Let’s be frank – everbody should guess that Lohengrin could represent the process of civilization and Ortrud nature’s underlying instinctive forces. Actually, you don’t have to guess that, the libretto clearly tells you that Ortrud is pagan and Lohengrin is a force of Christianity. Director Richard Jones is probably the only person in the world who did not know that, for he was so enthusiastic about it that he chose to underline it as heavily as he could. So architecture was chosen as a symbol of civilization. Again you don’t have to be a genius to make that one out. When Tamino gets to the supposedly evil Sarastro’s temple, he recognizes from the buildings that some decent people should live there. The point is – making all the plot of Lohengrin turn around the building of a house for Elsa does not make the understanding of the story of Lohengrin deeper, but actually shallower. It makes it twice more complicate the fact that Lohengrin, first shows in jeans and a blue t-shirt develops into some sort of a Quaker leader of a blue t-shirt sect. I cannot deny that following the building of the house is interesting – I often felt distracted from everything else seeing if the roof would fit or the windows being set – but building it is something too difficult for chorus members to perform while singing. So choristers basically did nothing while supernumerary Handy Andies kept doing the hardwork. I wonder if there is someone left in Munich to repair your window during these performances of Lohengrin.
One might ask me how I could be distracted by bricks and cement while listening to Lohengrin. That is explained by Kent Nagano’s entirely uneventful conducting. To start with, his reputation as a “colorist” here meant that the orchestra was kept at low volume throughout. The problem is that the gain of clarity was minimal and the considerate tempi left people wishing for more SOUND. If I have to make one harsh criticism is that both Richard Jones and Kent Nagano left no space for Ortrud and Telramund in their view of this opera – and God knows every Wagnerian sings Entweihte Götter in the shower! So back to the staging – since the action was transposed to the 50′s or something, Ortrud cannot be “pagan”. Actually, one cannot understand what she opposes to. In Nagano’s 100% gentle approach, their music lacks any trace of violence. The fierce repetition of their themes could barely heard in the famous declamatory passages of act II, scene 1. When the conductor was finally forced to plug in his performance (prelude to act III), the result was so messy that I felt sorry for him.
To make things worse, casting (alas, again…) was plagued by problems. To start with, the star of the show, Jonas Kaufmann, felt ill. Although he had high fever, he agreed to sing until the arrival of his replacement, who was flown in from London. All that said, I found he was an admirable Lohengrin. Although it is unwise to give a final opinion without act III (when he was replaced by an understandably unprepared Ivar Gilhuus), I am sure he should be fine there. From what I could hear, he unites the best from two different approaches to Lohengrin. He has all the mezza-voce refinements of the young René Kollo and also the dark-hued tone and intensity of a James King. His tenor is not voluminous as some would wish, but he can pierce all right through the orchestra. In any case, if you find Klaus Florian Vogt too ethereal, Kaufmann should be your Lohengrin. And I wonder how better he should be when in good health!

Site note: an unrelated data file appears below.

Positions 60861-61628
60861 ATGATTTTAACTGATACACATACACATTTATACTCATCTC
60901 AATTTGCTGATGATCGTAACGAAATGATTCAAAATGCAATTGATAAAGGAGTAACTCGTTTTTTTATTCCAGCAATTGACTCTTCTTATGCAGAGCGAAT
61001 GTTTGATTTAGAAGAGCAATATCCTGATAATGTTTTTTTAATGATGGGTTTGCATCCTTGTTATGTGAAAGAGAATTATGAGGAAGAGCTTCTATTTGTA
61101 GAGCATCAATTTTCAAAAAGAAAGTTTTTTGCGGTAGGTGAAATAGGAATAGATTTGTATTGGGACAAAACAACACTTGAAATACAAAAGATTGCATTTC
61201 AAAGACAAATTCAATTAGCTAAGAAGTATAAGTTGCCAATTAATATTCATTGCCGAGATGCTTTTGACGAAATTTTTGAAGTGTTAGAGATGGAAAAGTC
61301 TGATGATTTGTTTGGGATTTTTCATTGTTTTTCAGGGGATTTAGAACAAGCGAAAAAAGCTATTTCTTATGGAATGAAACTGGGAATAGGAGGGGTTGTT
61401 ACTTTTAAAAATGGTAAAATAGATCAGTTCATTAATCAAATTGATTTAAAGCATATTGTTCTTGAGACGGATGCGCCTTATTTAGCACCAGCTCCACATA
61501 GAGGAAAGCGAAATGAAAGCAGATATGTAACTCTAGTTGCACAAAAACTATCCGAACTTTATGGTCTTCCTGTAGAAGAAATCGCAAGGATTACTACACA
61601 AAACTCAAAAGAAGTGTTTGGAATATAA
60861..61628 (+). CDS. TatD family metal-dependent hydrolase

Regardless of how good Kaufmann is, I am afraid that the best performance of the evening was Anja Harteros as Elsa. Even compared to the great sopranos who recorded the role, she goes to my shortlist of the really great Elsas. Her big lyric soprano is always warm, even, solid in its acuti and liquid in its velvety floating mezza voce. Her understanding of the text is exemplary, her imagination is neverending, her good taste is beyond reproach and she looks regal, in spite of the ugly costumes given to her. I know that her Traviatas both here and in New York have deserved warm reviews, but it is clear that her locus are Straussian and Wagnerian jugendlich dramatisch roles.
When it comes to Micaela Schuster’s Ortrud, I am afraid I found it less satisfying than at the Lindenoper. In the Bayerische Staatsoper’s largest auditorium, her voice sounds less rich and the dramatic high notes rather screechy. Worse than that, probably because she was worried about making big sounds, she was often out of steam in the end of phrases, exactly where verbs can be in German. Because of that, many a parola scenica would be lost in inaudibility. Her Telramund, Wolfgang Koch, did fare better in the declamation department, but his is the kind of Heldenbariton whose sound is often tense and raw – and a nobleman like Telramund deserves a bit more tone. King Henry is also a difficult role for Cristof Fischesser’s low-lying bass. Although he sang well, he was too often away from his comfort zone. Finally, Evgeny Nikitin’s herald was softer (and yet spacious) in grain than I am used to hear.